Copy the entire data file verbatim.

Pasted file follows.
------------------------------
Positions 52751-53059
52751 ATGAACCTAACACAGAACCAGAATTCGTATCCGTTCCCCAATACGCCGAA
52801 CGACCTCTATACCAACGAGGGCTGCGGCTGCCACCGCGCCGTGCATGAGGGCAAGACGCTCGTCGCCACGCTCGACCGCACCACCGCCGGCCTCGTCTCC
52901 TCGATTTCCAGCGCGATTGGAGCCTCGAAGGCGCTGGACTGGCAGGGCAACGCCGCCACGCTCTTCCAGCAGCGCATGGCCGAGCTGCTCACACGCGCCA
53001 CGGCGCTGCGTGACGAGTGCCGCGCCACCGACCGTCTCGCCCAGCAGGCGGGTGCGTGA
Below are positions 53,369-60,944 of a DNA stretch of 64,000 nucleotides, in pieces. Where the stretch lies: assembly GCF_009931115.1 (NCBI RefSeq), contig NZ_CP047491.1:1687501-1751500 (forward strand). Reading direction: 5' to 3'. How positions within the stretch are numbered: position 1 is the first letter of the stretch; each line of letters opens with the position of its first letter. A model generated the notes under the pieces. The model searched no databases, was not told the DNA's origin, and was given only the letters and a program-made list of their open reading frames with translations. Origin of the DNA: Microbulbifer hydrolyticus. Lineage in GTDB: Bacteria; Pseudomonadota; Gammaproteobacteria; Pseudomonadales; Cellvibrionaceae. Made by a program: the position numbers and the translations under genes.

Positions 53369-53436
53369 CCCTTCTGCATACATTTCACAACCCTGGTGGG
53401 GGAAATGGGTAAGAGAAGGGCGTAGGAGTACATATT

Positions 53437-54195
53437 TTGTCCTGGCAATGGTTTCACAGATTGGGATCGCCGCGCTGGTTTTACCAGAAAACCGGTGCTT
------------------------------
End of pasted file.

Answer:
Positions 52751-53059
52751 ATGAACCTAACACAGAACCAGAATTCGTATCCGTTCCCCAATACGCCGAA
52801 CGACCTCTATACCAACGAGGGCTGCGGCTGCCACCGCGCCGTGCATGAGGGCAAGACGCTCGTCGCCACGCTCGACCGCACCACCGCCGGCCTCGTCTCC
52901 TCGATTTCCAGCGCGATTGGAGCCTCGAAGGCGCTGGACTGGCAGGGCAACGCCGCCACGCTCTTCCAGCAGCGCATGGCCGAGCTGCTCACACGCGCCA
53001 CGGCGCTGCGTGACGAGTGCCGCGCCACCGACCGTCTCGCCCAGCAGGCGGGTGCGTGA
Below are positions 53,369-60,944 of a DNA stretch of 64,000 nucleotides, in pieces. Where the stretch lies: assembly GCF_009931115.1 (NCBI RefSeq), contig NZ_CP047491.1:1687501-1751500 (forward strand). Reading direction: 5' to 3'. How positions within the stretch are numbered: position 1 is the first letter of the stretch; each line of letters opens with the position of its first letter. A model generated the notes under the pieces. The model searched no databases, was not told the DNA's origin, and was given only the letters and a program-made list of their open reading frames with translations. Origin of the DNA: Microbulbifer hydrolyticus. Lineage in GTDB: Bacteria; Pseudomonadota; Gammaproteobacteria; Pseudomonadales; Cellvibrionaceae. Made by a program: the position numbers and the translations under genes.

Positions 53369-53436
53369 CCCTTCTGCATACATTTCACAACCCTGGTGGG
53401 GGAAATGGGTAAGAGAAGGGCGTAGGAGTACATATT

Positions 53437-54195
53437 TTGTCCTGGCAATGGTTTCACAGATTGGGATCGCCGCGCTGGTTTTACCAGAAAACCGGTGCTT